Breaches to Nixa's power supply not related to failed substation

NIXA, Mo. Nixa has been doing their best to keep power running until longtime repairs to a failed substation are made.

This weather hasn't been making it easy.

Brian Denney, Nixa's Electric Superintendent, said. "Usually when you have a big outage it's either a transformer blown or something big that you can see, no problem. These little blinks and quits is like finding a needle in a haystack."

That haystack is the city of Nixa. It's especially challenging for crews to find that needle.

"Very exhausting on the guys especially in weather like this," said Denney.

The problem was eventually isolated to one part of town, near the Tracker substation.

"We're running from the substation to the end of the line. It could be a half a mile long to a couple miles long. Then you're talking several pieces of equipment within that range. It can take forever," he said.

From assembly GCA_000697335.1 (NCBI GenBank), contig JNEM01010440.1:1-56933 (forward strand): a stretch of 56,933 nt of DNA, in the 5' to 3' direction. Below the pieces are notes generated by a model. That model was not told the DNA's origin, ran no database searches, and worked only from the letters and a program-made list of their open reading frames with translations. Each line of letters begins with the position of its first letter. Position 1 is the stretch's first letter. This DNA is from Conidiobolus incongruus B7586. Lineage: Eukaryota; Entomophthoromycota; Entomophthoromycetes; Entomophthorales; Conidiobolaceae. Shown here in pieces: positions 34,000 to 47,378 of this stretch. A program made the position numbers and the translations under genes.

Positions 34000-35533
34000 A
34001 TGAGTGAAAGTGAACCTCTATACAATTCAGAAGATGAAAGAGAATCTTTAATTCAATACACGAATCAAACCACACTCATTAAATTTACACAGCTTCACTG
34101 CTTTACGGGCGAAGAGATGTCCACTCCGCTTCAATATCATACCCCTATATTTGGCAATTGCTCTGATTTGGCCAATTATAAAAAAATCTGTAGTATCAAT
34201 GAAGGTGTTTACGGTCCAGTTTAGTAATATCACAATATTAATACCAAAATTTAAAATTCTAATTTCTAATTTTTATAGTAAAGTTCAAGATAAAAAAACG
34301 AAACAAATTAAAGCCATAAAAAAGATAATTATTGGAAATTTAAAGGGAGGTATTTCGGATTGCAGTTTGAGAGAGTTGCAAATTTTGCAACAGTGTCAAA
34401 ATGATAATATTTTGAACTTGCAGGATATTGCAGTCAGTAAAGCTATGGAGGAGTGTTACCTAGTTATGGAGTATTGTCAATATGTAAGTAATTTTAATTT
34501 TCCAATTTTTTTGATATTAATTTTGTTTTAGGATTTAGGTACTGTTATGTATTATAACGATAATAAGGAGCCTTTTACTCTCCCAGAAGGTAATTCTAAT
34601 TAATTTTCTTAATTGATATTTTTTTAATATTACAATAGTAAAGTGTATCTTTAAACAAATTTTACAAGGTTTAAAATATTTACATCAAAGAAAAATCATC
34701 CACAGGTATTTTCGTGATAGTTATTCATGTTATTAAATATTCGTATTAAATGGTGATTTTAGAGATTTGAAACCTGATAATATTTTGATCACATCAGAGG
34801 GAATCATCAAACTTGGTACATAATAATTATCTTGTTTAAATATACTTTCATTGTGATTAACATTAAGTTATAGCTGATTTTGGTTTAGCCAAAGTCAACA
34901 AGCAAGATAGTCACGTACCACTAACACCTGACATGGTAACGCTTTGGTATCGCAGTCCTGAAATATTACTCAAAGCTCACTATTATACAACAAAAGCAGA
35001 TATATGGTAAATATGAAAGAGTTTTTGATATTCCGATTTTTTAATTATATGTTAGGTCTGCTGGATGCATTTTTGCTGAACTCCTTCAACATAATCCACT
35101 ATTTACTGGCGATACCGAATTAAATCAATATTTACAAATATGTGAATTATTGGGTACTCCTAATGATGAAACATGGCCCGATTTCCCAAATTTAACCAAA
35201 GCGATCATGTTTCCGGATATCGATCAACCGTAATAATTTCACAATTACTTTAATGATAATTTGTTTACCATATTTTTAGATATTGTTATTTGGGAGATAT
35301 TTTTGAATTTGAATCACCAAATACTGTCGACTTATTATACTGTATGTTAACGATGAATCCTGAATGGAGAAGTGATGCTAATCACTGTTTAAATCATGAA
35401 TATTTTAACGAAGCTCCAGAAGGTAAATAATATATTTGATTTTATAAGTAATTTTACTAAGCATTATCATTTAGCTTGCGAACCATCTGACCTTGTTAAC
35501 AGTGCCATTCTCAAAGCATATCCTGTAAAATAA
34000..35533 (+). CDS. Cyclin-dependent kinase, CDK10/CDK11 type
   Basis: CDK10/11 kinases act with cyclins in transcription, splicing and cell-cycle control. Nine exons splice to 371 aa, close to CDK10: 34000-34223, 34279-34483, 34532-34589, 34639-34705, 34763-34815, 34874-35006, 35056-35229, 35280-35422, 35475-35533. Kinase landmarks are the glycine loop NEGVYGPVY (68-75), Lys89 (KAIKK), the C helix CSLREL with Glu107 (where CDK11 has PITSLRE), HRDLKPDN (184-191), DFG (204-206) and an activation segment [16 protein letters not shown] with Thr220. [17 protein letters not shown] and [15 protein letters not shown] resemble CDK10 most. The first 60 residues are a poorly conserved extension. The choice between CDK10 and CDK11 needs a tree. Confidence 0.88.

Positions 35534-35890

Once the blown circuit is found, crews have to see how widespread the problem is.

"Only thing we can do is just dry the line out, look at every pole, every cut out, every insulator, every piece of equipment on the pole and see if we can see something that's unusual or don't look right," said Denney.

The problems with the power this week aren't unheard of. However, some people may be concerned after the outages last summer.

"This happens two or three times a year. It has nothing to do with overloading of the circuits or anything like that. I know they're frustrated but it just happens. We haven't had much luck here lately this year with the Espy going down so I can definitely understand why they're getting frustrated," explained Denney.

There could still be more hiccups with the power supply in Nixa.

"We're crossing our fingers, hoping that's the problem but until it happens again we don't know," said Denney.

The city will continue to run with longer powerlines and three substations until the replacement for the failed substation is up and running.

Crews hope to have it up and running by April 1st.

Read the original version of this article at www.kspr.com.